Further complicating things, the concept of level of service is couched within California’s Environmental Quality Act, or CEQA, the state’s landmark environmental law. Among other things, the law can hold developers liable if a project increases traffic on a certain road.
If a developer or community planner doesn’t want to be sued for increasing traffic, the easiest thing to do is build more lanes.
But Joe LaCava, chair of San Diego’s Community Planners Committee, said that won’t help.
“You can’t physically do anything about the traffic anymore,” LaCava said. “The road system is the road system.”
A Mindset Shift
Mission Valley is at the middle of a major culture shift, said Brian Schoenfisch, a senior planner for the city.
It’s a change in mindset happening in neighborhoods, cities, the county and the state all at once.
In the next three years, Mission Valley planners and engineers will be drafting the first major update to its 1985 community plan. Schoenfisch said he expects public transportation, parks and alternative forms of transportation will be vital pieces of the plan.
He also expects full implementation of the San Diego River Park Master Plan, a project to create a continuous, 17-mile-long park along the banks of the San Diego River. The park would include pedestrian and bike paths from Ocean Beach through Mission Valley and up to Santee.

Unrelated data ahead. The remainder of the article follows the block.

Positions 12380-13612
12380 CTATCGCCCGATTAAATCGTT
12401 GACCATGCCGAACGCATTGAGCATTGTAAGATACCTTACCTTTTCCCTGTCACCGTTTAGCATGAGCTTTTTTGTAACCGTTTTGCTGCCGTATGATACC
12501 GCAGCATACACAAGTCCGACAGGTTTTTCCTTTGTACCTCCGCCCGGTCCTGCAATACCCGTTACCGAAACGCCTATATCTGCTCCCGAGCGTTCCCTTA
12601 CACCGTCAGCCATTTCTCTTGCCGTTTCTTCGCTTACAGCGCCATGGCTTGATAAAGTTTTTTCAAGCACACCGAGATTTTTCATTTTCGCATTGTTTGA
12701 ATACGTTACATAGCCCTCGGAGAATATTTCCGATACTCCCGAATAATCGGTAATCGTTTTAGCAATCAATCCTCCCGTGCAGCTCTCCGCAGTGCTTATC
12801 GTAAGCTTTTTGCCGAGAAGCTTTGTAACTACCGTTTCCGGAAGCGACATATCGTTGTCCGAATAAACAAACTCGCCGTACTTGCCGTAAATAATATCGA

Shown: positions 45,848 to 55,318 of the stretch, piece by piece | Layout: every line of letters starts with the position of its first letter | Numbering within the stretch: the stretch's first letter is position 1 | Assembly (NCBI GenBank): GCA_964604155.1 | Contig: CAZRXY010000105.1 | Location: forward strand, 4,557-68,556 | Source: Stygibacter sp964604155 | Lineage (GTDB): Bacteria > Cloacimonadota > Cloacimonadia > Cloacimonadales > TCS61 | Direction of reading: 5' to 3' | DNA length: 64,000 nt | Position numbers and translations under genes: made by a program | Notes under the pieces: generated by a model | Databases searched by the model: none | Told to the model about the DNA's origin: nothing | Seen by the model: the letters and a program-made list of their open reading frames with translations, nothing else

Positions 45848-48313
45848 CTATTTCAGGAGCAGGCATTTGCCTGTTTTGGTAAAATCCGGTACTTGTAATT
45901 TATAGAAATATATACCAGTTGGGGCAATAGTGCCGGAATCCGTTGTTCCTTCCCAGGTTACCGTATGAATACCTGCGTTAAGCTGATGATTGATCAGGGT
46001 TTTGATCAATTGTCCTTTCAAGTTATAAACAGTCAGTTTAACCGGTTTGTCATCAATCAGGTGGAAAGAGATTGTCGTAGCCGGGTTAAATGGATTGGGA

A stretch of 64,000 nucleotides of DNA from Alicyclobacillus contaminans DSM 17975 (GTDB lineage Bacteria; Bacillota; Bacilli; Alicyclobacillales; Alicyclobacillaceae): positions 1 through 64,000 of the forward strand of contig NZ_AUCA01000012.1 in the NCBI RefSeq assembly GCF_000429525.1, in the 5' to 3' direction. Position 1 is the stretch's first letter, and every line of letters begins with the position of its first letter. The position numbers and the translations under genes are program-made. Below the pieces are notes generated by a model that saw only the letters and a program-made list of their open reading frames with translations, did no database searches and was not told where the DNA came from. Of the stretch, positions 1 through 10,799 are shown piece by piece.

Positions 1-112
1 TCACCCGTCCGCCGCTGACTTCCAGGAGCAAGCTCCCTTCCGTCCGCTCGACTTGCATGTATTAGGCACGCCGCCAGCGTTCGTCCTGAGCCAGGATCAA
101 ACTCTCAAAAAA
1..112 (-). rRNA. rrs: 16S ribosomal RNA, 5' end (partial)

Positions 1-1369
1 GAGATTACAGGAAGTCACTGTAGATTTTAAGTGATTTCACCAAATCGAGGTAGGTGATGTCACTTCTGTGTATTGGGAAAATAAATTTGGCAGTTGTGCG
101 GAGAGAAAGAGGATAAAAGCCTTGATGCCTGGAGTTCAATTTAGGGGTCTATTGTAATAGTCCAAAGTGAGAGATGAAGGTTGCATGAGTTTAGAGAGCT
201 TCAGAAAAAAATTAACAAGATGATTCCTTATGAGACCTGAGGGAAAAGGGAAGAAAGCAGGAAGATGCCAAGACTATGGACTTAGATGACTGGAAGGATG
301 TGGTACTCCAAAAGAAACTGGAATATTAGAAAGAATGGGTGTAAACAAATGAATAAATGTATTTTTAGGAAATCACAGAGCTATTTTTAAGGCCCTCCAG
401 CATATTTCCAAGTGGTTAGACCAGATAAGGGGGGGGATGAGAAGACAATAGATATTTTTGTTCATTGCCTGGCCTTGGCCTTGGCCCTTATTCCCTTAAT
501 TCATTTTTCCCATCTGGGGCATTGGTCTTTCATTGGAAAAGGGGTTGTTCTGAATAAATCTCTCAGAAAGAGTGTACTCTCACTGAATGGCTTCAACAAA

Schoenfisch’s vision falls under the city’s established plan for how it should grow and absorb more residents, called its general plan. The general plan envisions San Diego as a “city of villages” that emphasizes dense housing near transit centers, with walkable streets and stores nearby. It’s a concept that goes against the roads-first mindset.
Changes to state law could also facilitate that shift.
This year, lawmakers passed a bill that will change the way CEQA measures environmental impacts on traffic, shying away from the level of service metric. Under the new bill, the Office of Planning and Research is drafting revisions to CEQA which will not allow developers to use “traffic congestion” as a basis for an environmental impact.